Orbital ATK: Commercial satellite market sagging, profit up on NASA cargo contract

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PARIS – Satellite and rocket manufacturer Orbital ATK on Aug. 10 said global commercial satellite demand is weaker than the company had expected and would be a drag on its financial results in both 2016 and 2017.

Orbital Chief Executive David W. Thompson said the company recently booked its first commercial telecommunications satellite order for the year and likely would book just one more in the autumn, with another two likely in 2017. That is less than the three-per-year average that had buttressed Dulles, Virginia-based Orbital’s previous market assessments.

One industry official said the sole award so far in 2016 was with satellite fleet operator Eutelsat of Paris for the 5 West B satellite, and that Orbital is sharing the contract with Airbus Defence and Space of Europe.

The shortfall in expected commercial satellite orders forced Orbital to reduce its previously estimated free cash flow by $25 million for 2016 and again in 2017.

Commercial satellite business seen as sluggish through 2017

“The historically cyclical commercial satellite business is clearly in the down phase of a cycle,” Thompson said in a conference call with investors. “This is the result of pressure that many of the operators are feeling on their capacity pricing, compounded by new additions to their capacity emerging from the production pipeline now.”

Thompson’s remarks are not entirely consistent with the market view of MDA Corp. of Canada, the only other publicly traded company for which commercial satellites are a key revenue line. MDA said before the Orbital win that nine satellites had been ordered so far this year and that bidding activity remained strong. The two different perceptions may be due to the fact that MDA’s Space Systems Loral satellite manufacturing business is focused on larger telecommunications satellites.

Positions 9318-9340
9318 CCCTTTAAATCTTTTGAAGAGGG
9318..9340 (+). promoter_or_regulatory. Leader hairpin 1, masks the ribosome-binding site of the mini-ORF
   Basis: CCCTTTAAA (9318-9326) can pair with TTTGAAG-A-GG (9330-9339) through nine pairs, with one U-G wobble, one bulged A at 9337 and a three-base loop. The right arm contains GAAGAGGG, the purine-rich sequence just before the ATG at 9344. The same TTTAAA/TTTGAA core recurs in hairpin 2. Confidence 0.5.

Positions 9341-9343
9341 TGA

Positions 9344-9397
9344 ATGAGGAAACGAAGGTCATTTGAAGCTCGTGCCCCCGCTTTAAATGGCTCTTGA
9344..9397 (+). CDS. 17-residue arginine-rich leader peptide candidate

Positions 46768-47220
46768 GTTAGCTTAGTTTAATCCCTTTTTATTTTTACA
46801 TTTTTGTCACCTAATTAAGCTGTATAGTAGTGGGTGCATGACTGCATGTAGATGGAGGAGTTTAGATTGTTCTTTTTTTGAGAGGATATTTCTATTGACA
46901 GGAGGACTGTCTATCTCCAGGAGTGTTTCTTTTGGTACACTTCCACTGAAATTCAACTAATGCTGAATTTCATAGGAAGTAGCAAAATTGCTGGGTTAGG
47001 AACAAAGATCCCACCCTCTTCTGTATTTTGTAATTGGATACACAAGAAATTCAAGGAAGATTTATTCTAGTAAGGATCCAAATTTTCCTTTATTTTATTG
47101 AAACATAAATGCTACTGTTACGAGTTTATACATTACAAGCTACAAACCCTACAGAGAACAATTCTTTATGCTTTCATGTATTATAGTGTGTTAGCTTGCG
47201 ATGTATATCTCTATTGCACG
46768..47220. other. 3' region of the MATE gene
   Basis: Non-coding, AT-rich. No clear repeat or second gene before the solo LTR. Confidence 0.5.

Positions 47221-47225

Thompson said he expected no more than 13-15 commercial satellite contracts to be awarded industry-wide this year, and about the same amount in 2017.

In a conference call largely given over to badly off-target profit estimates in a 10-year, $2.3-billion U.S. Army munitions contract, Orbital officials said the company’s Commercial Resupply Services-1 (CRS-1) contract for International Space Station cargo deliveries, which is winding down in about a year, will end up delivering a double-digit operating-profit margin.

Re-engined Antares rocket’s first flight delayed to late September

Orbital on May 31 test-fired its Antares rocket in its new engine configuration featuring two Russian RD-181 first-stage engines. The 30-second test was a success, allowing Orbital to release program management reserves and thus increasing its profit.

The first flight of the new-version Antares rocket carrying the Cygnus freight-filled canister has been delayed by a month, to late September.

Orbital Chief Operating Officer Blake E. Larson said the delay was due to “a variety of interrelated factors, including the company’s continued processing and inspection and testing of the flight vehicle at the Wallops Island launch site, and NASA’s scheduling of crew activities on the International Space Station in preparation for upcoming cargo and crew launches.”

Orbital’s Space Systems division, which includes the commercial satellite and a portion of the CRS contract, reported $265 million in revenue for the three months ending June 30, down 10.8 percent from a year ago. But the improved CRS program profitability helped raise the operating profit margin to 12.4 percent from 10 percent a year ago.

Heavy-lift rocket design with US Air Force, satellite-serving vehicle progress

Orbital has been investing, with the U.S. Air Force, in initial studies on a heavier-lift rocket. Thompson said the preliminary design review of the vehicle was completed in in the three months ending June 30, and that the company and the Air Force would decide in mid-2017 whether to embark on a four-year development program.

Orbital in and satellite fleet operator Intelsat in April signed a five-year contract, valued at more than $100 million, to build a vehicle that would refuel aging but otherwise healthy satellites in orbit.

Thompson said the vehicle completed its system design review in June, and that Orbital placed contracts for initial hardware components. The vehicle is scheduled for launch in late 2018, with a first servicing mission in 2019 after extensive in-orbit testing. Thompson said the program so far has met its schedule, cost and performance milestones.